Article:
Ok, ask the next obvious question: how on earth have you, a plastic hater, allowed so much plastic into your son’s life anyway? Until the floor of your house is gritty and lumpy with chopped up bottles and dismembered toys, and dissected plastic bags swirl by a the ankles (hey, only on a bad day) as you pass through the room?  Ah well, that is a very different kind of question, and the answer has something to do with fatigue and giving up in the face of the storm. Something any mom or dad gets.

Heck, until recently Owen’s morning bathtub could be swimming in plastic –  multi-colored hard plastic shards, or shimmering plastic bag ribbons and banners. Sometimes there was hardly room for him in there, if the baskets went in too. Owen enjoys taking things to extremes. I had to pick plastic out of the drain regularly to keep the water moving.


But no more. After I listened to that pivotal NPR program about pervasive micro plastic pollution last November, I gathered steam to put my foot down. In a very nice way (of course!). It is one thing to allow a person to make a mess, but it’s another to hurt the environment and poison his body thereby.  I may be a hippy, but I have limits.

I told Owen, “Plastic is great for cutting, but not for baths. Plastic in your bath will make you sick. Wooden things can go into the bath.”  Owen was naturally not all in with this new regimen. Yet I have been amazed at how much he has accepted the new rule for plastics. He didn’t get mad. He didn’t stamp his feet. I was prepared for those things. Maybe designated chopping times and locations makes his life a little more interesting.  I know that his life is boring to him, an issue of much greater concern. The other explanation is that Owen understands when I say “This will hurt you.” That would be wonderful.

Every morning he brings his plastic basketful of plastic into the bathroom, and every morning I say cheerfully (of course!) “Oh plastics are great for cutting, but they don’t go in the bath.” It is easy to be cheerful when Owen is co-operating with me, when I getting things my way. It is a great relief to get those piles of plastic out of the one most sensitive areas of Owen’s life.  If only there were a way to get it out of our lives all together! Don’t worry buddy, no chance of that any time soon.

After putting my foot down, Owen and I took a trip to the local Goodwill, and perused the shelves for wooden objects. We had a good time. Owen loves wandering the Goodwill.  Besides a wooden rolling pin, and a weird wooden and metal agility toy, I found a whole set of wooden alphabet  blocks.  Apart from being non-toxic to Owen and the waterways, the switch to wooden bath objects has yielded an unexpected benefit.  Using some giant wooden letters I found at Target and the secondhand alphabet blocks I am taking a few minutes each day to talk to Owen about  letters and their sounds while he is in his tub. Keeping it fun. Am I imagining it or does he seem to be listening?


You can’t do much to manipulate wooden alphabet blocks though, and manipulation is exactly what Owen loves about plastics (and aluminum cans too, if he can get one)  To be able to act your will on something and alter it –  the whole broken down to bits, ripped, chopped. Those large and brand new letters from Target are (were) more intriguing since they can be broken up. Now our E is an F, and the S has been deconstructed into two lower case “u”s. But I am not giving up – I sense cognitive receptivity in Owen that I do not remember sensing before.  Maybe his brain is maturing, on its own maverick arc? Maybe if you are bored enough with your life when opportunity presents itself you respond?  Could it be that standing up against plastics is the spark for an entirely new journey for me and Owen?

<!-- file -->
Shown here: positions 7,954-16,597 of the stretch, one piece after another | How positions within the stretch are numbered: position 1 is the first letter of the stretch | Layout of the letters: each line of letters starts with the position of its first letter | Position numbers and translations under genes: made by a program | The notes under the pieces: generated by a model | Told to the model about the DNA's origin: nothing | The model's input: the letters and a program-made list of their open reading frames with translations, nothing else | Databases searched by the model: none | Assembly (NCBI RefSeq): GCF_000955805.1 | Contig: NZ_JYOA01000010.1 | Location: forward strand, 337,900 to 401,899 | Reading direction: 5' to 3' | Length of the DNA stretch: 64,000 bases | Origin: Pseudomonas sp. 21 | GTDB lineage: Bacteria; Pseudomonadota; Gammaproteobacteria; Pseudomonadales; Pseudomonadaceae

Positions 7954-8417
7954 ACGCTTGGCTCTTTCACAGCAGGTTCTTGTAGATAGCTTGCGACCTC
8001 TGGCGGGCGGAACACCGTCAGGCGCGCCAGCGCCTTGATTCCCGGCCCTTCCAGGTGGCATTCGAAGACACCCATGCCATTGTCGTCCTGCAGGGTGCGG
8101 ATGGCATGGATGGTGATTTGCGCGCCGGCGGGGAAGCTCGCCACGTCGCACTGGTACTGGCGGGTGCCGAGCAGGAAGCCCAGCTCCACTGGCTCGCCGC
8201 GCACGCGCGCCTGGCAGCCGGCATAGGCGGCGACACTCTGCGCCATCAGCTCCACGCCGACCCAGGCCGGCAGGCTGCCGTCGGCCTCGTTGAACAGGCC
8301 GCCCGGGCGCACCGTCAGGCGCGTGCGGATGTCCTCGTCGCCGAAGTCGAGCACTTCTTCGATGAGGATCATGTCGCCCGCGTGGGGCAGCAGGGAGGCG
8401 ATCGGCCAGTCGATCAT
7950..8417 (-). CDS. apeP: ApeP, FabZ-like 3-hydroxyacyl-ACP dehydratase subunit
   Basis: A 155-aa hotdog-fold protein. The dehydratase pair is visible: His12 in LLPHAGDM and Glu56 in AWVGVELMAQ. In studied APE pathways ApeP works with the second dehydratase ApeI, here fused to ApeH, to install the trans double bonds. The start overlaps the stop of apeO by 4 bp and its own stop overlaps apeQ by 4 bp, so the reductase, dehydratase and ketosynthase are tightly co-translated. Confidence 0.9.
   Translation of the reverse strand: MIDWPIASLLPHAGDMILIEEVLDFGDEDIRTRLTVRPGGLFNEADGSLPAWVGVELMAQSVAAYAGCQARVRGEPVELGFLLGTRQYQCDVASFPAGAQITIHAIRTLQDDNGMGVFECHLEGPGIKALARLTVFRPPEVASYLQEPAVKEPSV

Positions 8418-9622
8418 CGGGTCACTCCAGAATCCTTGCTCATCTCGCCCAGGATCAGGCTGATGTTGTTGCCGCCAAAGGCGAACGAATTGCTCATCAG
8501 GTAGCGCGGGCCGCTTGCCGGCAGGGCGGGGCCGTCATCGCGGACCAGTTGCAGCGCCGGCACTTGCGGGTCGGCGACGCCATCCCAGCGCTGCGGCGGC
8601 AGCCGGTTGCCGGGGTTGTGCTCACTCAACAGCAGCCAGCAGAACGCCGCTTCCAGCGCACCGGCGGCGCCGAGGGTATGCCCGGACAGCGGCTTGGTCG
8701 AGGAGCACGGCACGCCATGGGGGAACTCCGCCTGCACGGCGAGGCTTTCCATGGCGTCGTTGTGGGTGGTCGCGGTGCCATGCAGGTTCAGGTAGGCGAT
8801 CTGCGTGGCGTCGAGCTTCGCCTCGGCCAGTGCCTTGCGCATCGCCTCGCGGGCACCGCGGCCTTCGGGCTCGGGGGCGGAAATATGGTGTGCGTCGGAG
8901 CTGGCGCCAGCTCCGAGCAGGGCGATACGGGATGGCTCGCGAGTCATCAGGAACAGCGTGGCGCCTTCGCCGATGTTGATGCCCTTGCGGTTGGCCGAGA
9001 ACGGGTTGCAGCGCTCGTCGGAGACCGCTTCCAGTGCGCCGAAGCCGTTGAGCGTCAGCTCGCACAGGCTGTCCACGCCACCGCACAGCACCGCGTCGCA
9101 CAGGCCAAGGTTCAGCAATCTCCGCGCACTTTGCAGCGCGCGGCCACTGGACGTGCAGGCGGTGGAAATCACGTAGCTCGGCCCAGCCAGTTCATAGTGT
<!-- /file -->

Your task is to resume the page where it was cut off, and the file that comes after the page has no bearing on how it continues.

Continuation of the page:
Or is it possible that by fixating on plastics so obsessively, Owen has been making that point all along?  Look at this horrible stuff that I am dragging into the house, and piling in the corners, and finding in the fields and in the woods, and the parking lots!  LOOK MOM! LOOK!! Isn’t this GROSS!?!

(Read more about impact of plastics on human health here Invisibles, Orb Media , watch here Drinking Microplastics?  or listen to an NPR program here Plastics Are Forever, November 1, 2017 .)

Crankin’ On


Owen’s family had a really nice Christmas, with some cranky moments. For instance the time Freya and Owen had to crank out the cranberry relish, and neither of them wanted to.1225171349




Sometimes you just have to take life cranberry by cranberry, until you get to the part you relish —


Owen likes cranberry orange relish. But if I had to take a guess, the single thing he relished most this holiday was chocolate. Readers will want to know that Owen did not get into the Christmas stockings this year, (thanks to the baby gate his siblings installed Christmas eve). But he did manage to steal and consume between 5 and 8 bars of chocolate by the time the holiday was finished. And for a person who doesn’t eat and shouldn’t eat chocolate, that’s a LOT.  Luckily, mom kept buying more. A very satisfying Christmas. For all.


Now as we head into the icy blast of 2018, Mom is crankin’ through the second half of her radiation treatments. One day Owen came to help.


It’s a good place. Warm, friendly, well-lit. You can really see what you’re cutting.


The volunteer greeter left her desk (thanks Sally!) to sit with Owen, while his mom went to get her treatment.

It’s a good place.

But even better is to get in the cozy car, and drive home. One more done. Cranberry by cranberry, we’re getting there.